Web Notifications Introduction: News on Lock(screens)

How the Guardian US Mobile Innovation Lab has experimented with telling stories in web notifications.

An Android lock screen at the beginning of our EU referendum experiment.

At the end of last week, we (the Mobile Lab) all turned to look at each other. “Can you believe it’s only been 18 days since we ran our first public experiment?” one of us asked. We could not in fact believe it. After months of ramping up the lab, we were suddenly operating at full speed.

The last several weeks have been huge for us: We welcomed another developer, Connor Jennings; we ran two public versions of our jobs report notification experiment; we covered two primary nights through notifications; and we ran a notifications experiment covering the EU referendum.

And we’ve learned a lot.

We’ve known since establishing our five areas of focus that we wanted to experiment with notifications. The jobs report, primaries, and now the EU referendum, have been interesting for a few reasons: they are events that unfold over the course of a number of hours where there are smaller developments throughout.

Most organizations are using news alerts to push out top news, and include only straight headlines. This is with good reason: alerts require an app download, and a user’s options are usually either to get every alert (although some organizations have broken down the options to set of topical preferences: sports, business, etc) or none, making the risk of alienating a user with one too many alerts a constant.

But notifications, we believe, can also be used to tell a targeted piece of a story (or even the entire story itself) right on users’ lockscreens.

With the capacity for pushing out alerts now built into Chrome (aside from its iOS app), publishers suddenly have a broader range of options for what they do with the format. It has some defined parameters (character counts, limited actions, for example) but is also flexible enough to deliver information in a variety of ways and formats. It also offers publishers options for how long they run a set of alerts from one time to ad infinitum.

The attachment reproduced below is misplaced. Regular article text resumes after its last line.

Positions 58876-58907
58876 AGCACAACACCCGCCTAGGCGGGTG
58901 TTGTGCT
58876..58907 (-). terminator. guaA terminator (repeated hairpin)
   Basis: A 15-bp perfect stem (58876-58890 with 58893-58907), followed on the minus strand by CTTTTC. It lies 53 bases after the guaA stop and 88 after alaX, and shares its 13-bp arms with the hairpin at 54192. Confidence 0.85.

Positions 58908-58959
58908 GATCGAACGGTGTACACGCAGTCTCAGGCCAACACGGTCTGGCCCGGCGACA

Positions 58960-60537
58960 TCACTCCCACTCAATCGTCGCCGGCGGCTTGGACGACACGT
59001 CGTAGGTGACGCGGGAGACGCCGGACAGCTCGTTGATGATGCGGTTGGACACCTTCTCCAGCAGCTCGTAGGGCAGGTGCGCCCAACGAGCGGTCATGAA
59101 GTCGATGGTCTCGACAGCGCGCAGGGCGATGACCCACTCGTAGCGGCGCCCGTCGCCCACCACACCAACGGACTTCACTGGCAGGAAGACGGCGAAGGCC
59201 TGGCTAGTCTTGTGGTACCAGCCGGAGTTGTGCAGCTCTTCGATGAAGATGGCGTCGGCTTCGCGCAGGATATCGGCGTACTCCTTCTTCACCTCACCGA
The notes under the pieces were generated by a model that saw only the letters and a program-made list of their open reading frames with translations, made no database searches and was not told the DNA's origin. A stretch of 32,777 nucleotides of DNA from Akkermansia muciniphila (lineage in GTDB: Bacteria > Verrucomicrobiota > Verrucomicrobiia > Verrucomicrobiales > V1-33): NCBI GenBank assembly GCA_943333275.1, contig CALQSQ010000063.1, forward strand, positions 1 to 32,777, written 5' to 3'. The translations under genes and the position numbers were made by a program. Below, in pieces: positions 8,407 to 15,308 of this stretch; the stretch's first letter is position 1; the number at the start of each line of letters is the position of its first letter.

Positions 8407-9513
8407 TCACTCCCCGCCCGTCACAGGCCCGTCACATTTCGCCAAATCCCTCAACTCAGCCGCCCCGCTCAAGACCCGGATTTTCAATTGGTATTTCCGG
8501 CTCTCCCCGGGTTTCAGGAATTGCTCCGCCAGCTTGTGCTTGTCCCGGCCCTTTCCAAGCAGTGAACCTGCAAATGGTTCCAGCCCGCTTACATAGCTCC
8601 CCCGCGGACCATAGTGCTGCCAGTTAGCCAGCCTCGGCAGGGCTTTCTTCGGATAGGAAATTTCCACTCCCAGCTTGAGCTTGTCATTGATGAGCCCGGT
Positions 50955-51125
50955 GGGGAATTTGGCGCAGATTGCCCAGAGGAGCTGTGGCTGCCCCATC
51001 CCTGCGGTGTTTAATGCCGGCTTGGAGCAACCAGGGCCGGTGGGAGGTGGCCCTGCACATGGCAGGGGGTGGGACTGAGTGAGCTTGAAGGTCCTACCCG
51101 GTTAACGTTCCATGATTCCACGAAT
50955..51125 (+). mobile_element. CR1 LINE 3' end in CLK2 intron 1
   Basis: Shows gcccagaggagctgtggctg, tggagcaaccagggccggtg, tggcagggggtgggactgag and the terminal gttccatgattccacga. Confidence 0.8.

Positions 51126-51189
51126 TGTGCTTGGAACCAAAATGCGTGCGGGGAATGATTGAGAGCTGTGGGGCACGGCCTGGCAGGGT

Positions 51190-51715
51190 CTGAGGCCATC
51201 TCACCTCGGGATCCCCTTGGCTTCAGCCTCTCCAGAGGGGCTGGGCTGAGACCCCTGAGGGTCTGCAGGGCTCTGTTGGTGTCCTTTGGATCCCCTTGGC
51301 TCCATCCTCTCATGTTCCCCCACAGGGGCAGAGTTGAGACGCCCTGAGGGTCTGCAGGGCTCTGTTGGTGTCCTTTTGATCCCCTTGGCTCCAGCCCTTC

For users, signing up to receive a set of notifications requires no big commitments like a download or registration.

However, with this access to users’ lockscreens delivering relevant, timely content is no less a challenge. Editors need to make careful choices about what they deliver, how many alerts they send and how often.

We’ve started experimenting and hope others will, too. As of now we’ve tested five types of web notifications, which we’ve profiled here (click on names for full write-ups of each):

  • Interactive — which allows users to chart a path through a story, or can help break down a dense topic like the US jobs report.
  • Auto-updating— which is a single notification that automatically updates with new information, for example with an elections data feed.
  • Key events — which tell a piece of a story and can usually stand alone; sometimes used to fill time gaps between other notification types.
  • Sequential— which offers users only one path through a predetermined thread of information, for example a Top 10 list.
  • Live polling — which brings users into the conversation in real time through questions and live answers, i.e. about the EU referendum results.

We’ve also posted technical write-ups of the back- and front-end code that powers the notifications experiments, with the hope that developers in other newsrooms wanting to test web notifications on their own could look to these documents to see how to start.

For now our formats are targeted to Android. In its release of iOS 10, Apple will include some increased functionality into iPhone and iPad notifications. We plan to experiment there, as well.

In the meantime, we welcome your questions and suggestions. Drop us a note: innovationlab@theguardian.com

The Guardian Mobile Innovation Lab operates with the generous support of the John S. and James L. Knight Foundation.